Goal setting is a powerful process for thinking about what you want to achieve, and for motivating yourself to be able to achieve what you want. A Goal is a clear statement of what needs to be accomplished over a period of time.
SMART objectives are:
- Specific – states exactly what you need to achieve
- Measurable – includes a quality or quantity measure
- Agreed – between you and your Reviewer
- Realistic – can be challenging but must be achievable
- Time-bound – with a clear end date or timescale
Here are some tips for ensuring that your objectives are SMART:
- What exactly is the goal you want to achieve?
- What does a good job look like?
Goals should be clear and state what you are expected to achieve, using actions to describe what will need to be done. For example:
- Not specific: Encourage the team to work harder
- Specific: Increase performance in the team
Not specific: Conduct research
Specific: Formulate plans for research on topic X
- Is there a way to track progress?
- What are the measures?
- How will you now when you have achieved the Goal?
Goals should include a quality/quantity point. This is so you can measure if you have achieved them and also let you know if you are on track. For example:
- Not measurable: Increase performance in the team
- Measurable: Increase performance in the team from X% to X%
- Not measurable: Formulate plans for research on topic X
- Measurable: Formulate plans for research on topic X and submit details for project sign off.
- Is the goal important to you and your job?
- Is the Goal aligned to the business Goals?
- Is the Goal relevant to your job?
Goals should be agreed between you and the person responsible for ensuring you work hard to achieve your goals. It is this agreement that will ensure they are inline with the company Goals and are the right Goal for you to be working on.
- Do you need extra training and development?
- What barriers might get in the way?
- Who else might be involved?
- Who else does it affect?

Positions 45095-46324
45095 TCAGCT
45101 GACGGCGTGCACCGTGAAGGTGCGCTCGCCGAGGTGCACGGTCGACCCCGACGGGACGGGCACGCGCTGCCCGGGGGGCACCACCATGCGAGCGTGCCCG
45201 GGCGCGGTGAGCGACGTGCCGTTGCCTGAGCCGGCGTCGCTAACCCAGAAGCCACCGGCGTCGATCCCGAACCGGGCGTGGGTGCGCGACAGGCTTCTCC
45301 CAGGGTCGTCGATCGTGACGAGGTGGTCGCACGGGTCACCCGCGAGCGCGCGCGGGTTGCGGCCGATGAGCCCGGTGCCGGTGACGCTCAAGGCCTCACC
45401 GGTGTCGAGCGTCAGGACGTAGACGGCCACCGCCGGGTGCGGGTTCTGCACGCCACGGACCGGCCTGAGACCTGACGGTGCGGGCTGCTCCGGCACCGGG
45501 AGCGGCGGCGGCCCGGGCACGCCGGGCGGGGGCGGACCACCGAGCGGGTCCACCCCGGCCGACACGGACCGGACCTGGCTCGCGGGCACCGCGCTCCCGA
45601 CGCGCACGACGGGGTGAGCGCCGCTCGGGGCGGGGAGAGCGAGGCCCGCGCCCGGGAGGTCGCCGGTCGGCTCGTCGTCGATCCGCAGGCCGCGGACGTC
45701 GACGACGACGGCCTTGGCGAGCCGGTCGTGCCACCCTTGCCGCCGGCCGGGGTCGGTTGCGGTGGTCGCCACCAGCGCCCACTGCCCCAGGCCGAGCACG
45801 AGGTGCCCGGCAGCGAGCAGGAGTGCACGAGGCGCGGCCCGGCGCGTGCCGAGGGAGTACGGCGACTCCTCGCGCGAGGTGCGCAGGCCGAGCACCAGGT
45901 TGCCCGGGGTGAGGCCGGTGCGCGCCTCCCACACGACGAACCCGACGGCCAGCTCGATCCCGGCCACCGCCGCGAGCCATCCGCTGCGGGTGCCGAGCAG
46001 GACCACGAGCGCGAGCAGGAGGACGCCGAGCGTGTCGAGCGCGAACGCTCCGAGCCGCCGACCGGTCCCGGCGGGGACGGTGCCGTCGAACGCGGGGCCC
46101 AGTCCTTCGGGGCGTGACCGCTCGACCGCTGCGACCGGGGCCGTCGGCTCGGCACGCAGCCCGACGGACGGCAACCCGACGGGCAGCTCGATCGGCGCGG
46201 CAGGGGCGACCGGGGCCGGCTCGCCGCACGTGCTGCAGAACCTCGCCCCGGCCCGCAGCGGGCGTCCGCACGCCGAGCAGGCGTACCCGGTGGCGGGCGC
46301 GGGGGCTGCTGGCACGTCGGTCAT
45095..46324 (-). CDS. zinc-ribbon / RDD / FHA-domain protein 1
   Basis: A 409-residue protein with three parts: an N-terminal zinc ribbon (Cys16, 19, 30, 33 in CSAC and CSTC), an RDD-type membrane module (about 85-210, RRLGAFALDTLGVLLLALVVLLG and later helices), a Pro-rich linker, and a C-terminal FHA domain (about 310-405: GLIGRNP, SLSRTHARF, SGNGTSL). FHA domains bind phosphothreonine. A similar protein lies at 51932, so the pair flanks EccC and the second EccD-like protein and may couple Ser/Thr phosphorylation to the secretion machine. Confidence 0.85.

Goals should always be challenging but achievable i.e. they should not be unrealistic. It might be realistic to plan to lose 8 pounds in weight but would it be realistic to lose 8 pounds in one week? You should also take time to look at the skills, knowledge and resources needed to achieve them.
- When will the Goal be completed?
You should always put a timeframe on your Goal, a specific deadline that tells you exactly when you will need to be completed. For example:
- Not time-bound: Increase performance in the team from X% to X%
- Time-bound: Increase performance in the team from X% to X% over the next 30 days until 30th September
- Not Time-bound: Formulate plans for research on topic X and submit grant application to X Research Council
- Time-bound: Formulate plans for research on topic X and submit details for project sign off by 1 October 2015.
When some Goals are on-going and take a long time to complete you may want to think about adding in milestones. Break your Goal down in to smaller parts with specific deadlines that you can meet and move forward with.
Once you have got started with your Goal, it is always a great idea to get feedback. Going public and sharing your Goals with people means that you will have a higher chance of success. Asking people for feedback as you go means that you will continue to develop and also, get the motivation you need to keep going and achieve all that is possible.